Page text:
4 reasons manufacturers need smartphones on their production floor

If you made a list of the things most manufacturers don’t want to see anywhere near their production floor, smartphones would probably be at, or at least near, the very top of it.

After all, they let you watch videos, play games, chat with friends. They’re pretty much the ultimate distraction.

And distracted workers are the first step toward the kind of quality and safety problems that no manufacturer wants to have to deal with.

So your goal should essentially be to stop at nothing to keep those lousy, stinking things as far away from your facility as possible, right?

Not so fast, says John Mills, Executive Vice President of Business Development for Rideau Recognition Solutions.

In his post on IndustryWeek.com, Mills pointed out that trying to keep smartphones out of the workplace is like trying to bail out a sinking ship with a coffee mug. If the coffee mug were also full of holes, that is.

No matter how many calories we burn trying to keep them out, it just isn’t going to happen. Smartphones are here to stay.

On your side

We’ve talked before about how to make employees’ smartphones work for you.

Rather than keep fighting them, Mills offers four more suggestions on how manufacturers can put those pesky mobile devices to work for them:

  • Instant recognition. Workers want feedback and recognition, some of them even thrive on it. When someone has a success story, don’t wait. Use your smartphone to start spreading it around your company through something like a quick blog post. This instant recognition for a job well done can fuel even more success stories in the future. Plus, most research shows feedback and praise is always more effective when it comes hot on the heels of the action that lead to it. The longer you wait, the less effective it can be.
  • Coordinate schedules. You’ve got plenty of moving parts to keep track of, both inside your own facility and outside in terms of your supply chain. So put your workers’ smartphone calendar functions to good use. Use these to coordinate schedules, manage deadlines and essentially just keep everyone on the same page. This way, everyone will know what’s expected of them. You can even take this idea one step further by posting the schedules online. That will let workers see where their tasks fit into the bigger picture, and what everyone else is up to.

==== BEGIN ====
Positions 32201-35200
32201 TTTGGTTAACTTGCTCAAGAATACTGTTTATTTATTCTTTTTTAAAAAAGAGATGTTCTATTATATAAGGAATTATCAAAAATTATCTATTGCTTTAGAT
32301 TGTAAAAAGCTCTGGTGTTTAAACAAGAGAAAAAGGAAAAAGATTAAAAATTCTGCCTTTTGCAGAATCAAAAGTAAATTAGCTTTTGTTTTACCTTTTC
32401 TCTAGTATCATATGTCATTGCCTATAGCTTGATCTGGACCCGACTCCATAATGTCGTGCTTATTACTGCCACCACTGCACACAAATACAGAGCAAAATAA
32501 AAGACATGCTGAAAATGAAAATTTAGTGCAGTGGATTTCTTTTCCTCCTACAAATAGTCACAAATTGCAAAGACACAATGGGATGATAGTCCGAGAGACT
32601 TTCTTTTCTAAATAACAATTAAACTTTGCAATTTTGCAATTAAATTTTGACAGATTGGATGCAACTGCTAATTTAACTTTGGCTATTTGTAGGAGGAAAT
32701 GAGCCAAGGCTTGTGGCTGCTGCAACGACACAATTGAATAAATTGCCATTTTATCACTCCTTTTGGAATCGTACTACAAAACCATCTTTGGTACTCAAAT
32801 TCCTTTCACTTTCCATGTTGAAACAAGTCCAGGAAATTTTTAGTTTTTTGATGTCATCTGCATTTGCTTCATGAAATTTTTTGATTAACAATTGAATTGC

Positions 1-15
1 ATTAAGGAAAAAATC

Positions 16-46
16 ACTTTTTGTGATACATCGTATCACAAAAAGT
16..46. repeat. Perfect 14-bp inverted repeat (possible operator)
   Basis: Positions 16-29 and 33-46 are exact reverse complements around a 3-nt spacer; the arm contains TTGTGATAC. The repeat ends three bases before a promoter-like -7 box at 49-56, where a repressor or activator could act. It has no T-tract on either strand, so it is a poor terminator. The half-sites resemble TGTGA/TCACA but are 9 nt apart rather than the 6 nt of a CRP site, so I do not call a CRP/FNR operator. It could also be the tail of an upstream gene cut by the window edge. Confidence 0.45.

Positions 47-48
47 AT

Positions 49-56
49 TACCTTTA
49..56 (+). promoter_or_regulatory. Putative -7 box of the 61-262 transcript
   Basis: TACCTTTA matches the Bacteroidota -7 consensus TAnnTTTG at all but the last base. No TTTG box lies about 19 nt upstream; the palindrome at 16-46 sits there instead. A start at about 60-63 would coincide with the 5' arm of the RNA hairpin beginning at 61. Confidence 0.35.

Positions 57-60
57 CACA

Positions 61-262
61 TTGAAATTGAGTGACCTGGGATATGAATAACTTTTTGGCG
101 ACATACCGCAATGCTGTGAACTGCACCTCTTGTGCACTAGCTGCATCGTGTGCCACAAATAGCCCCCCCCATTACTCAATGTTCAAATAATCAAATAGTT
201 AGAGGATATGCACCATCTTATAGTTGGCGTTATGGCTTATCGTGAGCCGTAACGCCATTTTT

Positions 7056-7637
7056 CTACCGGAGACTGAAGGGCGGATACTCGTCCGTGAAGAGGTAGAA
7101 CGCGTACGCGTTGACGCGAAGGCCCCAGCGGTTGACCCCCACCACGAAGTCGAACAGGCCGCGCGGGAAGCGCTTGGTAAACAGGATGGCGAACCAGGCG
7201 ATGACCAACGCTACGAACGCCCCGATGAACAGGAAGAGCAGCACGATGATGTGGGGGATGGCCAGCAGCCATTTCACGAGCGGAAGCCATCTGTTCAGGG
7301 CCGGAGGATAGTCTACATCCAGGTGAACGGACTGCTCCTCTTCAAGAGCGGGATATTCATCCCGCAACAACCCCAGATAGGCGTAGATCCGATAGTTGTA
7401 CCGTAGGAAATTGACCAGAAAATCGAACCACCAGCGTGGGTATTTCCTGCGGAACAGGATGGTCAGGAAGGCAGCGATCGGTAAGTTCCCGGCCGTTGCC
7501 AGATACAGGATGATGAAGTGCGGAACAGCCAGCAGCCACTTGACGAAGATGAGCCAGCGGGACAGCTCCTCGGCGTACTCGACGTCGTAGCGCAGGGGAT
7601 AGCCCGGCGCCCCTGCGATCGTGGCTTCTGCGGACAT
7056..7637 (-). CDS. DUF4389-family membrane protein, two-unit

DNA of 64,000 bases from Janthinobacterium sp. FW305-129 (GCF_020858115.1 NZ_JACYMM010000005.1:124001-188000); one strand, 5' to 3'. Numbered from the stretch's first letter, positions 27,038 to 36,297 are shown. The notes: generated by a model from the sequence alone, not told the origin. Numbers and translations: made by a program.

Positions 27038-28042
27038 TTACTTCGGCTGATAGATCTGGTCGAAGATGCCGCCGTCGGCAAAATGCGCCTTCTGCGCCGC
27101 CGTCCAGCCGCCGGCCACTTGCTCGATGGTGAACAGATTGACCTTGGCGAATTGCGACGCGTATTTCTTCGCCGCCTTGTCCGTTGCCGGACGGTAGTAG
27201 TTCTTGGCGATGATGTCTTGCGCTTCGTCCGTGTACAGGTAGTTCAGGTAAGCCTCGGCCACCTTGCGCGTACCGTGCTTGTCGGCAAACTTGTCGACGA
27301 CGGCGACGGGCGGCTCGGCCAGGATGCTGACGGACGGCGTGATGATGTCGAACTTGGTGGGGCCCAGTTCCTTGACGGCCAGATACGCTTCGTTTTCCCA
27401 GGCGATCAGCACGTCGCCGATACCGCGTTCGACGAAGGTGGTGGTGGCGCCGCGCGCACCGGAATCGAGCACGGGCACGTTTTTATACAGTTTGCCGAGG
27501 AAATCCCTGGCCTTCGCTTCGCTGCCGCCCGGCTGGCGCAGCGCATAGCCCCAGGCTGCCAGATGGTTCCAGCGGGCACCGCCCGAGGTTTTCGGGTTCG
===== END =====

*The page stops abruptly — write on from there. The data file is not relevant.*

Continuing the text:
• Fast access to information. Going paperless has become the name of the game in nearly every industry. Need to double check a product spec? Let workers pull out their phone instead of having to jump off the line and track down the answer. Having all of this information right in their hip pocket – or back pocket – keeps workers from spending valuable time finding the info in paper form – or, for that matter, finding the nearest desktop.
  • Speed up reaction time. If something goes wrong, smartphones can be a good tool to get the word out, shut down the line, etc. The instant notification they provide can help keep a potentially dangerous product out of customers’ hands.

Of course, just because there are some upsides to having smartphones are on your production floor, doesn’t mean anything goes.

You still need to have rules in place to keep employees focused on the task at hand and prevent those quality and safety issues we mentioned earlier.

Keep them in check

When it comes to creating a policy for smartphones and your workplace, here are four elements you’ll probably want to include:

  • Emphasize that smartphones are to be used primarily for business purposes
  • Lay out a list of activities that are unacceptable or off-limits, i.e. playing games, listening to music, etc.
  • Provide guidelines for acceptable ways to use the Internet on their phone (what kinds of websites are OK), and
  • Spell out the consequences of misusing or abusing smartphones. Let workers know that it’s not a right, but a privilege. If they goof off, they ruin it for everyone.

Collaboration is a good thing – you just want to make sure workers are only collaborating with the right people.

So once you have the basic rules established, it’s important to work with IT to make sure your company’s data stays safe.

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